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What determines the dynamics of absolute excess returns on stock markets?

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  • Kurz, Claudia
  • Kurz-Kim, Jeong-Ryeol
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    Abstract

    In this paper, we quantify the dynamics of absolute excess returns on stock markets depending on three factors: the average of the absolute excess return, the level of the stock price, and stock market volatility. We also argue that the absolute excess return can be regarded as an empirical measure of the herding behavior of financial investors. Our empirical results for the German stock index show that the absolute excess return depends significantly on all three factors, although volatility may be seen as the strongest factor among them.

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    Bibliographic Info

    Article provided by Elsevier in its journal Economics Letters.

    Volume (Year): 118 (2013)
    Issue (Month): 2 ()
    Pages: 342-346

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    Handle: RePEc:eee:ecolet:v:118:y:2013:i:2:p:342-346

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    Web page: http://www.elsevier.com/locate/ecolet

    Related research

    Keywords: Absolute excess returns; Uncertainty; Herding behavior; Mean reverting; Stock market volatility;

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    References

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    1. Bogaçhan Çelen & Shachar Kariv, 2004. "Distinguishing Informational Cascades from Herd Behavior in the Laboratory," American Economic Review, American Economic Association, vol. 94(3), pages 484-498, June.
    2. Andreas Park & Hamid Sabourian, 2011. "Herding and Contrarian Behavior in Financial Markets," Econometrica, Econometric Society, vol. 79(4), pages 973-1026, 07.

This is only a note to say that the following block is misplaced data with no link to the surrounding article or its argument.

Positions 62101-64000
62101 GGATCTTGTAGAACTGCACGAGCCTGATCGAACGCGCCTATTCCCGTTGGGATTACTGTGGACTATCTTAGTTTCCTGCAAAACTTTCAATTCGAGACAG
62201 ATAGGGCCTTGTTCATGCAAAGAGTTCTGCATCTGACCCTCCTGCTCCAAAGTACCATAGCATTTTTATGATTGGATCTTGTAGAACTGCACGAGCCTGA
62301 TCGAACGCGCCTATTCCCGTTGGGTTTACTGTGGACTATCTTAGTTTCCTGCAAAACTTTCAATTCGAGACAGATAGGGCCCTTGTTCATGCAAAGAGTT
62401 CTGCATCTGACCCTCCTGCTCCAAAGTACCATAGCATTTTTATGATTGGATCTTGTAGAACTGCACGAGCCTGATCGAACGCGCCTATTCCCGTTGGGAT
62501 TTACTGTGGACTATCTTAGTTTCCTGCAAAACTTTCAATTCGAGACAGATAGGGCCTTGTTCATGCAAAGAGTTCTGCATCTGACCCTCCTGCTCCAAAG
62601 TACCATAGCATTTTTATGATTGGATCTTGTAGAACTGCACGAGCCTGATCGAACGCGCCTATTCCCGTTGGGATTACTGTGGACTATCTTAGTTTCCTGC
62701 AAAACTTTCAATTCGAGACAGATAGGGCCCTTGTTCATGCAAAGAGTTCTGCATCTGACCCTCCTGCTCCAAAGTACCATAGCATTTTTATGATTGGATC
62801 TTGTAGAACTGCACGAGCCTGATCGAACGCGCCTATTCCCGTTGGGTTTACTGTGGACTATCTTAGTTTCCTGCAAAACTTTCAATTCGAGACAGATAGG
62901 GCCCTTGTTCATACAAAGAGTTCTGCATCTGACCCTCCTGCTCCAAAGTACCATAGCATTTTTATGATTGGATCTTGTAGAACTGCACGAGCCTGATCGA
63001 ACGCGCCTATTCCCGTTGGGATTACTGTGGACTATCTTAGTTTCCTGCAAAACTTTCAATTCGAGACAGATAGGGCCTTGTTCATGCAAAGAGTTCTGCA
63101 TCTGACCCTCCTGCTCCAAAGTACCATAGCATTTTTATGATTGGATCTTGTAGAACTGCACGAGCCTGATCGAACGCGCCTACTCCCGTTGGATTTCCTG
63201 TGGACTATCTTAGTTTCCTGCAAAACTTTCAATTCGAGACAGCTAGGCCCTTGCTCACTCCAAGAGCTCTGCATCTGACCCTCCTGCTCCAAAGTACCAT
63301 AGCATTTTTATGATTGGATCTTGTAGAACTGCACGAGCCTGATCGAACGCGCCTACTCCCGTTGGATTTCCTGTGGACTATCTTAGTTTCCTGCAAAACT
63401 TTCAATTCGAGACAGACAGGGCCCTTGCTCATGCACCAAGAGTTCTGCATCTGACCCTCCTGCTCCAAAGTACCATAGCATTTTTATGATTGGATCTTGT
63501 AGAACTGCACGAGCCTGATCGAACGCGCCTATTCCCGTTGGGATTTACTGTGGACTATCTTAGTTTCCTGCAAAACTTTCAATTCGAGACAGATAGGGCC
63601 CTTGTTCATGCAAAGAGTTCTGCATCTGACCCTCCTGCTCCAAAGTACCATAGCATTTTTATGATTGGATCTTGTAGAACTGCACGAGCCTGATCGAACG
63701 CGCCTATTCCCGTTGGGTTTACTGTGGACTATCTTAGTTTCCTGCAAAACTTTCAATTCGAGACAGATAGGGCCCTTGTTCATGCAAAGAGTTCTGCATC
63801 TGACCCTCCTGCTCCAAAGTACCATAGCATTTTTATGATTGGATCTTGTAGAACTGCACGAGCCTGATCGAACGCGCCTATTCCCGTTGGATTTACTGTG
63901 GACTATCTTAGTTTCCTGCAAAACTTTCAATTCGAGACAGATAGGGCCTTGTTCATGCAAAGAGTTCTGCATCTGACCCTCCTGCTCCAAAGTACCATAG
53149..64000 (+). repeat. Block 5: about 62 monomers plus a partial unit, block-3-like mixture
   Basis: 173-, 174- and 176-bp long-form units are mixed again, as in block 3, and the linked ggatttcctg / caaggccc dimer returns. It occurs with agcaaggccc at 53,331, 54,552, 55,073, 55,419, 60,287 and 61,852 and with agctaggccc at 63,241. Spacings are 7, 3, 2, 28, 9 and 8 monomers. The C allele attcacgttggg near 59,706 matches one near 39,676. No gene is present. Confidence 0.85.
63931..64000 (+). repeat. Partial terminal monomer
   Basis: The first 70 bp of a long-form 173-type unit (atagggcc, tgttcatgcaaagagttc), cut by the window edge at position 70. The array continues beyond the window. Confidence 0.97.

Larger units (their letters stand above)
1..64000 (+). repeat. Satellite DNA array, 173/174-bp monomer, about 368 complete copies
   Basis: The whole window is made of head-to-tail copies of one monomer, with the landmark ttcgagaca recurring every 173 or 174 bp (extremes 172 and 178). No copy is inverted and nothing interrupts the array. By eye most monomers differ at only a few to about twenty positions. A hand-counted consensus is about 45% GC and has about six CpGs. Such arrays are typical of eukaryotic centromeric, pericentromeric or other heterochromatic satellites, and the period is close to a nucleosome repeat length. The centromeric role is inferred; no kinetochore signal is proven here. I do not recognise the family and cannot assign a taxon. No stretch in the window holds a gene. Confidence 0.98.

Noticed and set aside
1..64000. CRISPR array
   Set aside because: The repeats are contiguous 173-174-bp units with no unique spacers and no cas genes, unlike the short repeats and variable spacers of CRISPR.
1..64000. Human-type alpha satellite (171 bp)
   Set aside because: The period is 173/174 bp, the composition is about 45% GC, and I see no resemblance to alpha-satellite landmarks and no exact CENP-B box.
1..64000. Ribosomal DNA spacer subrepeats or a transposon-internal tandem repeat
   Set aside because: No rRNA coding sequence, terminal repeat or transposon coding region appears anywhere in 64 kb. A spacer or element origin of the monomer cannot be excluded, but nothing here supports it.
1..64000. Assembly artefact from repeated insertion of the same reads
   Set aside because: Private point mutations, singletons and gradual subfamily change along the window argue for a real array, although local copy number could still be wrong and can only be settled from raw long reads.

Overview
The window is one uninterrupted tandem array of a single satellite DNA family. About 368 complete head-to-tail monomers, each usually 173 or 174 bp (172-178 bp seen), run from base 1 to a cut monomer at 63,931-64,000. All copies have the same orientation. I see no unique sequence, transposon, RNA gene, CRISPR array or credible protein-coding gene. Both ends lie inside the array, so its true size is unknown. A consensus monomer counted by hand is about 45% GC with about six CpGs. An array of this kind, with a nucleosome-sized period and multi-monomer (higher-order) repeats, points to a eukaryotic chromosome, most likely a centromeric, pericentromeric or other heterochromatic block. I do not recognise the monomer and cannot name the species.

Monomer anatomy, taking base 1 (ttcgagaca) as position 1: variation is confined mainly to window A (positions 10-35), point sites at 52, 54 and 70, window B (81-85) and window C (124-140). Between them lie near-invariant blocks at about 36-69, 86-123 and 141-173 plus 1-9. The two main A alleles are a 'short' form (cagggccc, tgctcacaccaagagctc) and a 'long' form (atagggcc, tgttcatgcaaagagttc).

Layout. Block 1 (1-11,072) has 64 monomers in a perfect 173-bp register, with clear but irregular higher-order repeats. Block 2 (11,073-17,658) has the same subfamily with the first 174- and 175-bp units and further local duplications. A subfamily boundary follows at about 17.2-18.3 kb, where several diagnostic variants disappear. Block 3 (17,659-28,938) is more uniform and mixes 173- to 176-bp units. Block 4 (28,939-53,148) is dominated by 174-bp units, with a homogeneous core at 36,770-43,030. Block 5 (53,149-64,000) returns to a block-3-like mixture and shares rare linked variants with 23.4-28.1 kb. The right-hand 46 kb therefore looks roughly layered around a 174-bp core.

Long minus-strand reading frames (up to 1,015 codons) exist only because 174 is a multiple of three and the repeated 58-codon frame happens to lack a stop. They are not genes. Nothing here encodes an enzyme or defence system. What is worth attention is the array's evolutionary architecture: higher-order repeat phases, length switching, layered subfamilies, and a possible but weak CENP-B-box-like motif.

3. Andrea Morone, 2008. "Financial markets in the laboratory: an experimental analysis of some stylized facts," Quantitative Finance, Taylor & Francis Journals, vol. 8(5), pages 513-532.
    4. Ding, Zhuanxin & Granger, Clive W. J. & Engle, Robert F., 1993. "A long memory property of stock market returns and a new model," Journal of Empirical Finance, Elsevier, vol. 1(1), pages 83-106, June.
    5. Banerjee, Abhijit V, 1992. "A Simple Model of Herd Behavior," The Quarterly Journal of Economics, MIT Press, vol. 107(3), pages 797-817, August.
    6. Hott, Christian, 2009. "Herding behavior in asset markets," Journal of Financial Stability, Elsevier, vol. 5(1), pages 35-56, January.
    7. Cont, Rama & Bouchaud, Jean-Philipe, 2000. "Herd Behavior And Aggregate Fluctuations In Financial Markets," Macroeconomic Dynamics, Cambridge University Press, vol. 4(02), pages 170-196, June.
    8. Dilip Abreu & Markus K. Brunnermeier, 2003. "Bubbles and Crashes," Econometrica, Econometric Society, vol. 71(1), pages 173-204, January.
    9. Itzhak Venezia & Amrut Nashikkar & Zur Shapira, 2011. "Firm specific and macro herding by professional and amateur investors and their effects on market volatility," Discussion Paper Series dp586, The Center for the Study of Rationality, Hebrew University, Jerusalem.
    10. Lux, Thomas, 1995. "Herd Behaviour, Bubbles and Crashes," Economic Journal, Royal Economic Society, vol. 105(431), pages 881-96, July.
    11. Sushil Bikhchandani & David Hirshleifer & Ivo Welch, 2010. "A theory of Fads, Fashion, Custom and cultural change as informational Cascades," Levine's Working Paper Archive 1193, David K. Levine.
    12. Jeong-Ryeol Kurz-Kim, 2009. "Further evidence for the negative relationship between stock returns and volatility," Applied Economics Letters, Taylor & Francis Journals, vol. 16(13), pages 1295-1300.
    13. Lee, In Ho, 1998. "Market Crashes and Informational Avalanches," Review of Economic Studies, Wiley Blackwell, vol. 65(4), pages 741-59, October.
    14. Morone, Andrea, 2012. "A simple model of herd behavior, a comment," Economics Letters, Elsevier, vol. 114(2), pages 208-211.
    15. Venezia, Itzhak & Nashikkar, Amrut & Shapira, Zur, 2011. "Firm specific and macro herding by professional and amateur investors and their effects on market volatility," Journal of Banking & Finance, Elsevier, vol. 35(7), pages 1599-1609, July.
    16. Sushil Bikhchandani & Sunil Sharma, 2001. "Herd Behavior in Financial Markets," IMF Staff Papers, Palgrave Macmillan, vol. 47(3), pages 1.
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